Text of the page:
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post #1 of 19 (permalink) Old 10-02-2016, 12:24 AM Thread Starter
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Training help for new kitten mom

Hi I'm a new fur mom from PA. My Marceline is a 3 month old purebred Russian blue (Scandinavian type- not the American type that has Siamese blood lines) I sighted her parents and their papers but the breeder did not register the litter as she breeds kittens for people with allergies and not show cats. She has all the features of the breed and their loyalty but her temperament is the opposite of her breed and is just nasty in general. She bites hisses scratches and I have tried everything to discourage her behavior - timeouts, tapping her with a dominance item, squirting her with a spray bottle- and nothing works. She's so smart that she do it more when I'm trying to train her and will resort to doing it slowly and showing no reaction to any discipline. Any training help or advice would be much appreciated! I love my meany but my legs and forearms can't take much more.
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post #2 of 19 (permalink) Old 10-02-2016, 10:01 PM
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Stop the punishment, it doesn't work with cats and just stresses them out more. Cats aren't dogs, they don't have a pack mentality and don't respond to dominance. It sounds like the breeder didn't socialize her much.
What is going on when she hisses? What, exactly, are you doing at those times?
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post #3 of 19 (permalink) Old 10-02-2016, 10:17 PM
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She is a baby still and hopefully you JUST got her as she should technically be with her mommy and siblings until 12-14 weeks.

As a baby she needs you to be the sibling or mommy. Mommy cats do not swat, spray, etc their kittens. When a kitten misbehaves or is too rough, momma walks away. Baby doesn't like it and soon learns not to do whatever caused mama to leave. If baby is playing rough with your hands...you shouldn't be playing with her with your hands....use a wand toy. If baby is rough with your legs or feet, leave....baby will learn.
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post #4 of 19 (permalink) Old 10-03-2016, 12:25 AM
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Oh man...all those things you were doing to 'discipline' her are the reason she's 'hissing and growling' etc.

At her age she's a baby, like the other posters said. And she's new to your home. That biting and clawing probably started as play invitations - the only way she knew to initiate play. Now she's hissing and growling because she doesn't understand the way you're reacting to her trying to get you to play.

Completely stop the spraying, scruffing, etc and offer her a toy when she pounces you. A trade - don't bite me, bite THIS.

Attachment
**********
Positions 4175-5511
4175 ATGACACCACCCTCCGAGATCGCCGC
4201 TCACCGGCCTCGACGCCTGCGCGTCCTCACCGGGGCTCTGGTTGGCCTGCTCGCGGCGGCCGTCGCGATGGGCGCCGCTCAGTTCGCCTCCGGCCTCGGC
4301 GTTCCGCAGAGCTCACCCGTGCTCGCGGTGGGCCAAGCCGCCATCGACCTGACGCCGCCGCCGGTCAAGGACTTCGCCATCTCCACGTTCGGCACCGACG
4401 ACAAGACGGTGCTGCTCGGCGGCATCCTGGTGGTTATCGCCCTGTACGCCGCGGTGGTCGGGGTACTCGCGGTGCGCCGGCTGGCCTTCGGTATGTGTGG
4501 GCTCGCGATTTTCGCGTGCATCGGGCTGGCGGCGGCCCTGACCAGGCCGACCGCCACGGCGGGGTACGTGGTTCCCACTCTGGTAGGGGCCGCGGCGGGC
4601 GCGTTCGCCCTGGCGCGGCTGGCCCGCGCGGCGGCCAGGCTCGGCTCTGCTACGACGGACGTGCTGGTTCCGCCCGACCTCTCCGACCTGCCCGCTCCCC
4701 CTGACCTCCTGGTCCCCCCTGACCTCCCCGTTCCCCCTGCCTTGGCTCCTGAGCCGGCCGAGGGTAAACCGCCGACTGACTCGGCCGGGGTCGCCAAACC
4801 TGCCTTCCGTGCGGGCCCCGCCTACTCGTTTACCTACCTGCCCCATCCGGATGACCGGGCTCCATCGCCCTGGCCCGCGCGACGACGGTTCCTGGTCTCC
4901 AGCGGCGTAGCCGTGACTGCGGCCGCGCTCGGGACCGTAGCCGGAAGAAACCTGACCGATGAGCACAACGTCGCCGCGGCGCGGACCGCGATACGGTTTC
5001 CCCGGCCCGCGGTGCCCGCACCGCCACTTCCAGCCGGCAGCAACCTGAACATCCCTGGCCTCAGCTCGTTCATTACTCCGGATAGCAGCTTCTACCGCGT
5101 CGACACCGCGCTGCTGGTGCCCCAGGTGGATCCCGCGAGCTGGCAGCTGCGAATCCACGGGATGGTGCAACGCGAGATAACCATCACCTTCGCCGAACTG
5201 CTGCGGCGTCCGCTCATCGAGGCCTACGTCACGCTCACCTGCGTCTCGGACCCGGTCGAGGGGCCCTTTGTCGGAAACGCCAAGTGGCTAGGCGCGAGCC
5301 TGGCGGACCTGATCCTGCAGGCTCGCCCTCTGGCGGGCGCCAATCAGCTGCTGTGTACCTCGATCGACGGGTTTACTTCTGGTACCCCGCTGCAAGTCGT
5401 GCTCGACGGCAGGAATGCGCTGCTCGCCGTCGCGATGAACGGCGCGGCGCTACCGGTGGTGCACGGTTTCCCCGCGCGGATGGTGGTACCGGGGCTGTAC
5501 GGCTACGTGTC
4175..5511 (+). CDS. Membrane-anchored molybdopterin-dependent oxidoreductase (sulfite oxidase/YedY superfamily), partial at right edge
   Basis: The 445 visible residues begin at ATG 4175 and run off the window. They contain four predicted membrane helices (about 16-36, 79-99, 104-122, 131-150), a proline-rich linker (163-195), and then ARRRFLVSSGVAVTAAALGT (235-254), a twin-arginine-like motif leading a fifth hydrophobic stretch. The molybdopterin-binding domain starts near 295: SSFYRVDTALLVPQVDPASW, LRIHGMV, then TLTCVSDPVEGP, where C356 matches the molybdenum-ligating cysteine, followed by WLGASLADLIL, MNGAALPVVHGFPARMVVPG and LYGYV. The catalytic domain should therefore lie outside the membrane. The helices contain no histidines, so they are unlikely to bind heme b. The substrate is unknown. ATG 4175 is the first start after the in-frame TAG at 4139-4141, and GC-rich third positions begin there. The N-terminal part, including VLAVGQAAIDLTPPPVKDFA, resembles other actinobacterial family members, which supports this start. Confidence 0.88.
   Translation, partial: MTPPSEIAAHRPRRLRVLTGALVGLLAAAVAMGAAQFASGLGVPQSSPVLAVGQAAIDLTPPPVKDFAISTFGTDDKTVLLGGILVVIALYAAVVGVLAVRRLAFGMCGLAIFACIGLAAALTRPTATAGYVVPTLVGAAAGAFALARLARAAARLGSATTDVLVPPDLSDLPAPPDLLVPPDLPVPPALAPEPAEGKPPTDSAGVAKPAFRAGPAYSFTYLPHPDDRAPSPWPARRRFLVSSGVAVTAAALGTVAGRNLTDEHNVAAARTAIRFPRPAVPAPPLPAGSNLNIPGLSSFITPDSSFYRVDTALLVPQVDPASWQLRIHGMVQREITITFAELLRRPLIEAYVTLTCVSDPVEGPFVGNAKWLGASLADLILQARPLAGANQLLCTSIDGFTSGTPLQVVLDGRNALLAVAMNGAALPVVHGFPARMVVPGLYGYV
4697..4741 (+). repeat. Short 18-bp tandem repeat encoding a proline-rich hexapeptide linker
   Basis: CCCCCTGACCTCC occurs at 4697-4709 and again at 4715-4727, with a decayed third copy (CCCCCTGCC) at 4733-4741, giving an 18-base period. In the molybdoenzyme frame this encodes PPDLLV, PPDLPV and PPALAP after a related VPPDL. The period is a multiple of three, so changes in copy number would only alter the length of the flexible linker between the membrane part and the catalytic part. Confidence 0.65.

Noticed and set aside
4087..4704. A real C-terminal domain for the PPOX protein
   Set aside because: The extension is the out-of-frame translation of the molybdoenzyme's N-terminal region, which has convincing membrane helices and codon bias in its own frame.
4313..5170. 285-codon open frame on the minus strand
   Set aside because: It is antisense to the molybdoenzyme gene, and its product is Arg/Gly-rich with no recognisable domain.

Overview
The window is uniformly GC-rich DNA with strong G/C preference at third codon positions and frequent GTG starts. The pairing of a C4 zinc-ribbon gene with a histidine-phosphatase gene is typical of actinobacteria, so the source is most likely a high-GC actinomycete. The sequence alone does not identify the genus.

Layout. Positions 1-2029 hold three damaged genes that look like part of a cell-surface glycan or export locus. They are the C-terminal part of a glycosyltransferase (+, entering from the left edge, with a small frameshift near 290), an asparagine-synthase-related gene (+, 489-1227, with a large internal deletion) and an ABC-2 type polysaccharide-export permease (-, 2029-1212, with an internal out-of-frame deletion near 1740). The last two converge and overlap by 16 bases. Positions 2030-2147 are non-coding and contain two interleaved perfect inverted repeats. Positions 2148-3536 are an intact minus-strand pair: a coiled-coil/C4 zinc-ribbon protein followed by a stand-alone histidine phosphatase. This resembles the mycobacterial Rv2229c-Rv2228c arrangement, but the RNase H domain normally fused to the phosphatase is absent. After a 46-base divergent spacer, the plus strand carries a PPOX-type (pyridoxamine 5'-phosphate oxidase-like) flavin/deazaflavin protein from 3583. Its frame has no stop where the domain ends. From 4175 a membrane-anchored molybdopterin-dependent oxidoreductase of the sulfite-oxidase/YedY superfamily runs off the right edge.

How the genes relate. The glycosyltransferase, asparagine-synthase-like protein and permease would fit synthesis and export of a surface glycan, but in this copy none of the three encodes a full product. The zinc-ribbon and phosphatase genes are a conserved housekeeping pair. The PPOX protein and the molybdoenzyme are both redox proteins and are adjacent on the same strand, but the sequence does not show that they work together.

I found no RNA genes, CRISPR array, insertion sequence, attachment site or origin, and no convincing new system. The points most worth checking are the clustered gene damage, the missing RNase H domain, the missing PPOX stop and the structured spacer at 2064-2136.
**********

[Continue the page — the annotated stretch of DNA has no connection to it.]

I have no idea what a 'dominance item' might be, and I guarantee you neither does she. For starters, even in species where social hierarchies matter (which solitary cars are not one of, to be clear) babies are exempt from the structure until sexual maturity. So she has absolutely no idea what you're doing, other than scaring her, by tapping her with.. whatever the thing is.

The good news is that if you switch to more positive methods she's young enough to move on quickly. Good luck!

Welcome to the CF!


Becky and the cats: Jitzu (11), Torri (9), Doran (8 ), and Muffin (8 )
The boys at 8 - not lol
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post #5 of 19 (permalink) Old 10-03-2016, 04:53 PM
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IME, It's been my observation over many years with my Manx and now with my Devons, that kittens do respond to dominance for bad behavior. Many times I've seen a bold kitten pounce on mamacat's feet, for example, and bite them only to get a hard swat with her paw on kitty's head. If kitty continues his biting and boldness, he gets pinned down with a neck bite, which is then followed by licking on the head, as if to say, "There, there, now go and be a good boy". After a while kitty does respect mamacat. Even older siblings will use their paws and bite to discipline a younger cat. I'm not suggesting that you hit the kitten on the head, because it is difficult to know how much force an adult female uses to smack a bitey kitten, but I have used a piece of folded newspaper to swat a bottom, and the noise of it they don't like, and it doesn't hurt them, but they do come to respect you that you won't tolerate certain behavior, eg biting. My cats have never withheld their affection because they got swatted for something, because usually they will come and get in my lap and be very affectionate shortly afterwards. Then they get lots of loving from me. Incidentally, I don't get hissed or growled at ever.